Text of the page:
1Center for American Progress | Replace Fee-for-Service with Bundled Payments in Medicare
Replace Fee-for-Service withBundled Payments in Medicare
David M. Cutler, Ezekiel J. Emanuel, and Topher Spiro October 2011
Since up to one-third o medical spending is excessive and unnecessary,
reorming how Medicare pays or health care is essential to reducing health-care costs and improvingthe quality o care. Rather than paying a ee or each specic service separately, pay-ments should be bundled together or multiple providers. Tis would create strongincentives or providers to coordinate care and eliminate unnecessary costs.For ully integrated providers that orm accountable care organizations—teams o pro- viders that coordinate care—payments will be bundled to cover all o a patient’s care.But or most providers—which are not integrated—payments must be bundled or anepisode o care, with providers dividing the payment among themselves.For instance, a bundled payment or a hip replacement would cover pre-surgical prepa-ration, anesthesiology, the surgical procedure, operating room ees, the hip implant,radiological examinations, laboratory tests, and rehabilitation. Bundled payments must be adjusted or the quality o care and health status to prevent providers rom skimpingon care or avoiding high-risk patients.Te Aordable Care Act requires a ve-year pilot program or bundling payments orepisodes o care around hospitalization or 10 conditions, with voluntary participation by providers. Te secretary o health and human services is authorized to expand theprogram in 2016 i doing so would reduce costs and improve quality. Tis transition to bundled payments should be broadened and accelerated.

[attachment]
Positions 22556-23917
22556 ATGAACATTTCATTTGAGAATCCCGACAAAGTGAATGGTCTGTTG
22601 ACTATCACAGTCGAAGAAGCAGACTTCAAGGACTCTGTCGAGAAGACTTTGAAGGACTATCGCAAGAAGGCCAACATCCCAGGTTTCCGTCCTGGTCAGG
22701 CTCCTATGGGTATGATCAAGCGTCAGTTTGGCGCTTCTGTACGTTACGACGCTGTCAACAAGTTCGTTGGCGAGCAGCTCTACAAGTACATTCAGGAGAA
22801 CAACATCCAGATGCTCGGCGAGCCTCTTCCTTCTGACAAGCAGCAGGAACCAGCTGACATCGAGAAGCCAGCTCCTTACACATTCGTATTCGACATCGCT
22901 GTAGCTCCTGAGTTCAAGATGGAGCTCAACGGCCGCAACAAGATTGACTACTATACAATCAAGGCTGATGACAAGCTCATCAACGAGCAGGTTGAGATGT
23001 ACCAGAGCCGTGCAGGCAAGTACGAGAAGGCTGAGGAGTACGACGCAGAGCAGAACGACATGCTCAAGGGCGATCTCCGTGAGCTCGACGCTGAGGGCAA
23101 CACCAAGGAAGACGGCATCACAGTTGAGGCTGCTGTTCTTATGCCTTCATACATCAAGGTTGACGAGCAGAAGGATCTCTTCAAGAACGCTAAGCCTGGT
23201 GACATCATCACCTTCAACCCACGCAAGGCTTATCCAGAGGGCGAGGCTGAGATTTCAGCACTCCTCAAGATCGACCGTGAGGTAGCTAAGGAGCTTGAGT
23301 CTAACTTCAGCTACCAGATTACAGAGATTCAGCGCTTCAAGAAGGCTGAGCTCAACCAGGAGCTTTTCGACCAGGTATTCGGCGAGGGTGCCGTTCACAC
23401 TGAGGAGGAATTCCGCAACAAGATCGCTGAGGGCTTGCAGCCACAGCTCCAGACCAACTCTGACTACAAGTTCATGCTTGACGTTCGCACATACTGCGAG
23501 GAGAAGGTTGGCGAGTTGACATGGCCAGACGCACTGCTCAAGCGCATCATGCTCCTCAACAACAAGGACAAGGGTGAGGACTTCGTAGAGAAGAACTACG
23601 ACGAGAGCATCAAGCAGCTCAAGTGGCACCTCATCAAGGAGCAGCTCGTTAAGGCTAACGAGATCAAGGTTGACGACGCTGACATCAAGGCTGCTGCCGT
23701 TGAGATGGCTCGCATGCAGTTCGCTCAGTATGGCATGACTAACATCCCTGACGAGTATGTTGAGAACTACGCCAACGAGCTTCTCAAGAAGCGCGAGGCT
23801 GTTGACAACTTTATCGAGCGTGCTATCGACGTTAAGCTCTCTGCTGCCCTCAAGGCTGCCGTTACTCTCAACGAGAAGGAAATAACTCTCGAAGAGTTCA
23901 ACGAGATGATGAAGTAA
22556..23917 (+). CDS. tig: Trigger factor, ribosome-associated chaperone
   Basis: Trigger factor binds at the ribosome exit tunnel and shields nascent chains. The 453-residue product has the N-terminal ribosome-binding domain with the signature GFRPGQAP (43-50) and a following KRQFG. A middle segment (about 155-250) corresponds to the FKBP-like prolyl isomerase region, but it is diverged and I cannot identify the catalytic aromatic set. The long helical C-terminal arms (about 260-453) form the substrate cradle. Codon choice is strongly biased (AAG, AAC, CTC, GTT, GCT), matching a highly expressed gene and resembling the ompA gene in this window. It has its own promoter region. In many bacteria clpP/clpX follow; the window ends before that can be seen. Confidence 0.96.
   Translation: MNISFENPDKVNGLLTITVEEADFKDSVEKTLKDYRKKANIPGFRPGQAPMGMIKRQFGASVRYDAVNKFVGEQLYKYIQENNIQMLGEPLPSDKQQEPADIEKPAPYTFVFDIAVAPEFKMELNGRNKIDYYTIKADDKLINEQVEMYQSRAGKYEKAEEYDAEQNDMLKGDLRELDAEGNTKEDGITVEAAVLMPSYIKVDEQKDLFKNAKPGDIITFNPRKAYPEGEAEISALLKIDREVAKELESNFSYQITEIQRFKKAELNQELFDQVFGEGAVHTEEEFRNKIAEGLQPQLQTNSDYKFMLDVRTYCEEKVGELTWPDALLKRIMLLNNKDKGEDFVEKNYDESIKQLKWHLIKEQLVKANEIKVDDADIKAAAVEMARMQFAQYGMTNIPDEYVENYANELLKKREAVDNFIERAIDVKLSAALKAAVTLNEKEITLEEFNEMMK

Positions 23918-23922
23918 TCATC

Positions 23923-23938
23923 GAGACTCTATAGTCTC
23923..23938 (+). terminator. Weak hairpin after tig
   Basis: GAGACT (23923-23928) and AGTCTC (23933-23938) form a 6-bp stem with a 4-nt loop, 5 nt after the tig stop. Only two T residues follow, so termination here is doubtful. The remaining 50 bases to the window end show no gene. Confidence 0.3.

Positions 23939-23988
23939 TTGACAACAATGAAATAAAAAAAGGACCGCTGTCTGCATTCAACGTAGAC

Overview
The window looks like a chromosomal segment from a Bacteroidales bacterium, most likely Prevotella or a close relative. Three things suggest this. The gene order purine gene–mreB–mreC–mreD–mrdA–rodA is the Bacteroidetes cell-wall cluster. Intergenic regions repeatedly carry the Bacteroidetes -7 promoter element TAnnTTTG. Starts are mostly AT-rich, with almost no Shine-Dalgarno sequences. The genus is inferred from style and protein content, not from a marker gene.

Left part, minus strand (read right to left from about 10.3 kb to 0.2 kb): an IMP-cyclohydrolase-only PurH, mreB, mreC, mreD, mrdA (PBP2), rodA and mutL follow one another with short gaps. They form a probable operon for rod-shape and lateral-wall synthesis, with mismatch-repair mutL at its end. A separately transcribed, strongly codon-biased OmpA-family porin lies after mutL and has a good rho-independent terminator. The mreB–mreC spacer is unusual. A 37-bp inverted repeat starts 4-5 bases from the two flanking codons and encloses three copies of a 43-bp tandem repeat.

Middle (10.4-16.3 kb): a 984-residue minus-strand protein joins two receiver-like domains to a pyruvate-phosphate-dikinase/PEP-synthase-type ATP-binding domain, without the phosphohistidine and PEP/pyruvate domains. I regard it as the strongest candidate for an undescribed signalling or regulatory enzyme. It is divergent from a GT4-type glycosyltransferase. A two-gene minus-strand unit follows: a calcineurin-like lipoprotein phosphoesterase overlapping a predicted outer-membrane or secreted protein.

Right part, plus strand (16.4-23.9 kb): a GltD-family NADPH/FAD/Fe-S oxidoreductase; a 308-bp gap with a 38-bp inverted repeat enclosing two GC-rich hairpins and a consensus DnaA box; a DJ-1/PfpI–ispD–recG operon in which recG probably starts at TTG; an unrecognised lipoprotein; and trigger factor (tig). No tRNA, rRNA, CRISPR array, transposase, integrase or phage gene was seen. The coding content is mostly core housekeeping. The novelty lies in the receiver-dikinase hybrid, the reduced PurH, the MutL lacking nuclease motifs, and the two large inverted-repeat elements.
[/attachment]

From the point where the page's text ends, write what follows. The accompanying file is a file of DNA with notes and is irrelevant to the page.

Expand the Acute Care Episode, or ACE, bundling program for cardiac and orthopedicprocedures nationwide—and include related post-acute care such as rehabilitativeand home health services—by January 2013.
Building on over a decade o testing, in